Regarding the discovery of a new gospel, I think you're ignoring or unaware of many of the central Christian doctrines regarding the canon and God's nature. Christians believe that God is in control of history and that He has revealed Himself in scripture. Part of that revelation tells us that the canon was closed and completed in the 1st century. His providence would tell us that He hasn't left His church with less than His fully intended revelation for 2000 years, hence new discoveries are not part of the canon.

Could I be convinced my Christian beliefs were all based on falsity? Could you be convinced that your atheistic beliefs were all based on falsity? I think we might both say that it is highly doubtful but that we could imagine scenarios that could make that happen. For me, just to get started, I'd have to see how atheism could rationally provide for human experiences we all take for granted, such as knowledge, morality, induction, logic, etc. As it stands now, I think the rejection of theism puts you into a very difficult epistemological position. If atheism were true, I don't believe you could know that atheism were true.

Michael Caton said...
This comment has been removed by the author.
Anonymous said...

Thanks for your response. I can't tell you how much I appreciate a well thought out comment like this.

You say: "...we all defend each others' right to freedom of conscience so we can work these things out by free and uncoerced discussion between individuals..."

I very much agree.

Regarding the Plantinga reference and the idea of discursive finitude, I am aware of that, but don't agree. Instead, I agree with you that even though our knowledge is fallable, it is still knowledge. However, that still doesn't solve the naturalist problem of how their can be such a thing as knowledge at all in their worldview.

I look forward to meeting you someday. :D

Michael Caton said...

Theonomist, thanks for your comment. Oh boy, that GK sending trouble-makers to my blog! :)

First, thanks for the invite to your church. The one I went to was nothing but welcoming as well. As to the question "if atheism were false, could I be convinced of it?" - I certainly hope so. Atheism is one conclusion that many people have arrived at from trying to pin one's beliefs as close as possible to empirical reality, regardless of preconceptions. If I can be shown that I'm wrong, I absolutely 100% would change my mind (and would want to do so). I would hope that everyone would want the same thing in this regard.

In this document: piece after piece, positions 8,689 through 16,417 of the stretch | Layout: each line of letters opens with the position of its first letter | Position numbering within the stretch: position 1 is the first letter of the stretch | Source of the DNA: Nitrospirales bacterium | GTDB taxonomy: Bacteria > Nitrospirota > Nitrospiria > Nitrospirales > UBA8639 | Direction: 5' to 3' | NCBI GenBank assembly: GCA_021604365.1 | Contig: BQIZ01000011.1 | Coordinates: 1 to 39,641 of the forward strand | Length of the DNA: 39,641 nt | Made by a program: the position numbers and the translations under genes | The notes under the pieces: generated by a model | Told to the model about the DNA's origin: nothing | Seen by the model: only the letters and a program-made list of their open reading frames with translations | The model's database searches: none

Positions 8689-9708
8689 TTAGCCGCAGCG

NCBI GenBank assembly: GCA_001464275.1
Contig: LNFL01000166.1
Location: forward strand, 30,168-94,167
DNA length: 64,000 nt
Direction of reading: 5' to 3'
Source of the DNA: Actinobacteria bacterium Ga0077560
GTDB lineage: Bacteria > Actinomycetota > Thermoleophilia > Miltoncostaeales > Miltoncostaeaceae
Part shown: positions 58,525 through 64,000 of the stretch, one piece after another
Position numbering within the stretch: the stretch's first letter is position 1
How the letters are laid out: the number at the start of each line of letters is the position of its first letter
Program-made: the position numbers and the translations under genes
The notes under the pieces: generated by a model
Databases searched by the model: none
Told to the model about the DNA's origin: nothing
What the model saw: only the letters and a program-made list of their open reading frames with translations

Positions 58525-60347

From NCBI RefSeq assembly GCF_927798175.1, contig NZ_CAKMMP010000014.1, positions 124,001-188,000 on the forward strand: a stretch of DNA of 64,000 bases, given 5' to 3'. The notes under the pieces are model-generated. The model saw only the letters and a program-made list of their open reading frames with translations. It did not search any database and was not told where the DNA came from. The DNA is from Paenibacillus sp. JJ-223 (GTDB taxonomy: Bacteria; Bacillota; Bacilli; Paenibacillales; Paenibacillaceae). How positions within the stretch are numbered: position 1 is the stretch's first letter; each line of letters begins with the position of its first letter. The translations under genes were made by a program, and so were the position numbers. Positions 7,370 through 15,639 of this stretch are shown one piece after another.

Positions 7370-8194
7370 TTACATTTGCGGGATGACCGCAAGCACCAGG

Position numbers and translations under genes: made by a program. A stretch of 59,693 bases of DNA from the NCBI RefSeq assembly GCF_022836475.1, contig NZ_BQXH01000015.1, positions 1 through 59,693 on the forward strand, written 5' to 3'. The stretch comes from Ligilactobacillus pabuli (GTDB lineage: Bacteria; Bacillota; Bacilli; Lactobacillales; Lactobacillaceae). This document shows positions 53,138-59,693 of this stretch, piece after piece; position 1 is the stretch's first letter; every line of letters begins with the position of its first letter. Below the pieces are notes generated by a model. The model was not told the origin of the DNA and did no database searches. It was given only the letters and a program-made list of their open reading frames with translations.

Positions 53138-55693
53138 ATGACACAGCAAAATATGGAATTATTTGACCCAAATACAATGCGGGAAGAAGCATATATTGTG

At the end you seem to be alluding to the naturalism vs epistemology argument, to which Alvin Plantinga and Thomas Nagel have been the most recent adherents. It boils down to "if naturalism is true, human minds are imperfect machines, therefore we would be unable to apprehend the truth, therefore atheism and naturalism are mutually defeating". It is clearly true that our minds are not perfect proposition-evaluation machines. They're constrained by their construction, and they're able to contain false beliefs. But not having absolutely certainty is not the same as having no knowledge. This is why the most effective ways of reasoning separate the beliefs from the reality they're trying to describe, in part by assigning degrees of confidence to them.

It seems like you've thought about these things, but if so you're in a small minority of Christians based on survey data I've seen and (for what it's worth) my own anecdotal experience - and the Christians I know are in general solid, well-educated folks. If well educated Christian has ever come to the faith or had their faith significantly reinforced by these arguments, than just about nobody has. And that was exactly my point in writing this post. Alvin Plantinga will not be starting a mega-church based on his arguments any time soon.

At the end of the day the most important thing is that we all defend each others' right to freedom of conscience so we can work these things out by free and uncoerced discussion between individuals - which is something that many religious people I know do understand.